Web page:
Calcium (Phosphate, Gluconate, and Carbonate)

Indications and Usage

  • Calcium is an alkaline earth metal, as are strontium, barium, and radium.
    • A mass effect from calcium can interfere with absorption of the other alkaline earth metals and compete for bone deposition.
    • In the event of internal contamination with radioactive strontium (Sr-90) or radium (Ra-226), generous doses of calcium preparations may be beneficial.
  • To block absorption of radium or strontium through the GI tract
    • PO dosing
      • Calcium phosphate: 1200 mg PO x 1. Give one dose within 24 hours of radionuclide intake to prevent or minimize intestinal absorption. Calcium increases urinary excretion of strontium, and phosphate decreases intestinal absorption of strontium (NCRP 65).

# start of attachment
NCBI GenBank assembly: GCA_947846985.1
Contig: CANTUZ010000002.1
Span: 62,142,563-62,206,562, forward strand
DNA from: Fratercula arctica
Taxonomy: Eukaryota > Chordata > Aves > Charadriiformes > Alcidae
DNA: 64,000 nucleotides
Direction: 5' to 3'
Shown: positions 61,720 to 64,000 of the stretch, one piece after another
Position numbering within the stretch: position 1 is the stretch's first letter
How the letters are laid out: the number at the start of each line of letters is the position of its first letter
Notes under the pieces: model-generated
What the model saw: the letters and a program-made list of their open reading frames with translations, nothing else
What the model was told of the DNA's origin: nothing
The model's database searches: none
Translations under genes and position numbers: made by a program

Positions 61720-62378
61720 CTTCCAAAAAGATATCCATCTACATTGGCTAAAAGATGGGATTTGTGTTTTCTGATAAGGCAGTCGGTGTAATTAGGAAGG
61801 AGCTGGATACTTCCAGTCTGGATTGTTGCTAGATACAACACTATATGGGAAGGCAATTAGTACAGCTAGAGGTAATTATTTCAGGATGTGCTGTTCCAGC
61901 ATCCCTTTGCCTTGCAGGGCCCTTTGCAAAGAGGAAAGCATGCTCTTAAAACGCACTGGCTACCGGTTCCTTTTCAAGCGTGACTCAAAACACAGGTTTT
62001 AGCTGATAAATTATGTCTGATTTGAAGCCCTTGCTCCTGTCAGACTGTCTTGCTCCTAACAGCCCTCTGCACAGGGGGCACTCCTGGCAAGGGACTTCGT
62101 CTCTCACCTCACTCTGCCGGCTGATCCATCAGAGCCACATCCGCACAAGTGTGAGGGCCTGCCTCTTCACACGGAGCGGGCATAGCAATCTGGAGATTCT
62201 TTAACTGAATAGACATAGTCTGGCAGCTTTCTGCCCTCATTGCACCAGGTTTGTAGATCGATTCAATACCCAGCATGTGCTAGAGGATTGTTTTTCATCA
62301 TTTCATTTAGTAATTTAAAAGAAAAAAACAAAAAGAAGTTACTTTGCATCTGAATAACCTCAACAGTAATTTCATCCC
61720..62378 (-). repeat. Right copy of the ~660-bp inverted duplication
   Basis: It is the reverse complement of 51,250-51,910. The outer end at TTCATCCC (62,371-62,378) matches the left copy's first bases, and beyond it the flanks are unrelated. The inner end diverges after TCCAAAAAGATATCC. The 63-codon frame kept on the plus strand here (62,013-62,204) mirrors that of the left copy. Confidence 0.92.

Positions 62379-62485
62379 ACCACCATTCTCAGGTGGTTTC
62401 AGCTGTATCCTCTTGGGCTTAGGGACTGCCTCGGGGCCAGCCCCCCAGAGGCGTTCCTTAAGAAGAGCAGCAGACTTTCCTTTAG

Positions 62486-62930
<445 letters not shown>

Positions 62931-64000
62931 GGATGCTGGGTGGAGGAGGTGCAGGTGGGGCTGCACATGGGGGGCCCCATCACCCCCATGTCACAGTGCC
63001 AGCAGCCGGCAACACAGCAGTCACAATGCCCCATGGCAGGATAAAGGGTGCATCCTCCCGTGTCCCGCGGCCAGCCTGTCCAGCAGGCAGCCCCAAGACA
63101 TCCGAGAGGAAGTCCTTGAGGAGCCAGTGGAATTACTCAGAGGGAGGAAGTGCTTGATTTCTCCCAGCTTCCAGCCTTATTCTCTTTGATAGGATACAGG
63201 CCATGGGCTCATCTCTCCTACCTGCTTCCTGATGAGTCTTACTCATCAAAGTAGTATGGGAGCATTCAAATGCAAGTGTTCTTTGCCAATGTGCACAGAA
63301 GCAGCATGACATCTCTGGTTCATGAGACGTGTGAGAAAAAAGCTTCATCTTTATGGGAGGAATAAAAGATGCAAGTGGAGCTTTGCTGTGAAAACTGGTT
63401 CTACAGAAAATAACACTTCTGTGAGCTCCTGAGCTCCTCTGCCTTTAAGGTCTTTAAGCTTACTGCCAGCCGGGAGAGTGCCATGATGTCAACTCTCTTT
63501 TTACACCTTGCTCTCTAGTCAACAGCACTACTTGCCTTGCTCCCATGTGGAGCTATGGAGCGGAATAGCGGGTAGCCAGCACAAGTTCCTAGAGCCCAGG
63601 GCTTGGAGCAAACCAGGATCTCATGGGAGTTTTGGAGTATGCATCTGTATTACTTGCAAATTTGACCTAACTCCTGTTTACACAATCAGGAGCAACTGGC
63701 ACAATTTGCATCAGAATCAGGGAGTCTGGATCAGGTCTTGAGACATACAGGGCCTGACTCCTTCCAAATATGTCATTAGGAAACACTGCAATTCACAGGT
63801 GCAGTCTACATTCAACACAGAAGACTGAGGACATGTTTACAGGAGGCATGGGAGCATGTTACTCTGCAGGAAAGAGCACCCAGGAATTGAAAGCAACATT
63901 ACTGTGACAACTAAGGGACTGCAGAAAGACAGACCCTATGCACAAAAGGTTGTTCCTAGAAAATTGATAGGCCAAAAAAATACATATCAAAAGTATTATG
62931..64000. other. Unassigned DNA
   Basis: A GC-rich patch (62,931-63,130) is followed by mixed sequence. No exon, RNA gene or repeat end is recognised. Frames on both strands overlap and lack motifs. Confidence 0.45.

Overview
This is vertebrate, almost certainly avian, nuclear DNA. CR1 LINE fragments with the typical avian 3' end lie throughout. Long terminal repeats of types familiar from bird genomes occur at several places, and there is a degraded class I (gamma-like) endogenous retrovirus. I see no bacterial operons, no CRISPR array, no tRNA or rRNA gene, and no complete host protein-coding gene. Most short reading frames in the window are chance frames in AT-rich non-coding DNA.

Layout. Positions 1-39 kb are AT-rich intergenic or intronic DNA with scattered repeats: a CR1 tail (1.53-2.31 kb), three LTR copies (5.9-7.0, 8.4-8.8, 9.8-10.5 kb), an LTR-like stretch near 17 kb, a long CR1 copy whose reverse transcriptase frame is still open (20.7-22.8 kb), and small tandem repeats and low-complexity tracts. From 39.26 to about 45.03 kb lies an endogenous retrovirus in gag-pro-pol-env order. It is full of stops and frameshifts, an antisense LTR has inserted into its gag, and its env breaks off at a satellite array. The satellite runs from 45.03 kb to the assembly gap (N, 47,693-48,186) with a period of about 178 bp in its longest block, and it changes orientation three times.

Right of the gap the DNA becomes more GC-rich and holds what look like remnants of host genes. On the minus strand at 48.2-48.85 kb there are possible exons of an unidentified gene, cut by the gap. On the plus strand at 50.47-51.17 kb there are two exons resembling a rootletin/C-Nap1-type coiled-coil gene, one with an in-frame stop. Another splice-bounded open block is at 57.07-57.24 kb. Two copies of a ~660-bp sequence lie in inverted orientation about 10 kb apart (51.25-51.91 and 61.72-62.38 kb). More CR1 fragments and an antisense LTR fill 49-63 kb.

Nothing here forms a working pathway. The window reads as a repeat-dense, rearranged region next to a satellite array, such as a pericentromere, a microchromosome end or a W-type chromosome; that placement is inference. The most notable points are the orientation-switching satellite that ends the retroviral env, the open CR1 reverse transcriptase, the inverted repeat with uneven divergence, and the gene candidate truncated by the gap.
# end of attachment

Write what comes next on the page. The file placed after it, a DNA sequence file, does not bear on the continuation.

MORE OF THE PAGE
• Barium sulfate: 300 g PO ASAP. To be used in conjunction with IV calcium gluconate (see below)
  • For use after absorption of radium or strontium into the body to compete for bone binding sites
    • IV dosing
      • Calcium gluconate: 500 mg of calcium/ampoule: 5 ampoules in 500 cc 5% dextrose in water (D5W IV over 4-6 hours. Can be given daily for up to 6 consecutive days.
    • PO dosing
      • Calcium carbonate (e.g., Titralac® and TUMS®): Take as directed on label. Begin therapy within 12 hours of radionuclide intake

FDA Product Safety Info

  • Not FDA approved for this indication/off-label use

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  1. Management of Persons Contaminated with Radionuclides: Handbook (NCRP Report No. 161, Vol. I), National Council on Radiation Protection and Measurements, Bethesda, MD, 2008, Table 12.18 (p. 225) and Table 12.19 (p. 227). [Note: NCRP 161 supersedes NCRP 65.]